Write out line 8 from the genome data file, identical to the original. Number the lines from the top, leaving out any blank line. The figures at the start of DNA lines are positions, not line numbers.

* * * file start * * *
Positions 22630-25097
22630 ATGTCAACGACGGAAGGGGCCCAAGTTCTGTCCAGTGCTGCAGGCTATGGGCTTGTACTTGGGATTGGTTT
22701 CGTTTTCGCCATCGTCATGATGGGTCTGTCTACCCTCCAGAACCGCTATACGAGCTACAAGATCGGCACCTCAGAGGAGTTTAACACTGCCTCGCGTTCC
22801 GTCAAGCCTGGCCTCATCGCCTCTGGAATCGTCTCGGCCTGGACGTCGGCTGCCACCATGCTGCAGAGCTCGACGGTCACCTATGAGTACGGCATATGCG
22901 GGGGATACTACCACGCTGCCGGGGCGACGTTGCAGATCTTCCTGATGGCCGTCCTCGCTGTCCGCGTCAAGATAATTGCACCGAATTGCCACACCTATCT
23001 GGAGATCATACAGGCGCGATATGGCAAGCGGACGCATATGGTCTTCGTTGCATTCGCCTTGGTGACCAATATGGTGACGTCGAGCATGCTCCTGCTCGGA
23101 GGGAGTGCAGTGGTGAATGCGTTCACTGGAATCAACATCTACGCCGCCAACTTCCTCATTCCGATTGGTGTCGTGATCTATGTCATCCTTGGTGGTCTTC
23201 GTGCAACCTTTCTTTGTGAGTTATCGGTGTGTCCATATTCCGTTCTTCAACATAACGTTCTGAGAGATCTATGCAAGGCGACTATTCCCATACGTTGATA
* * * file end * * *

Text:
23201 GTGCAACCTTTCTTTGTGAGTTATCGGTGTGTCCATATTCCGTTCTTCAACATAACGTTCTGAGAGATCTATGCAAGGCGACTATTCCCATACGTTGATA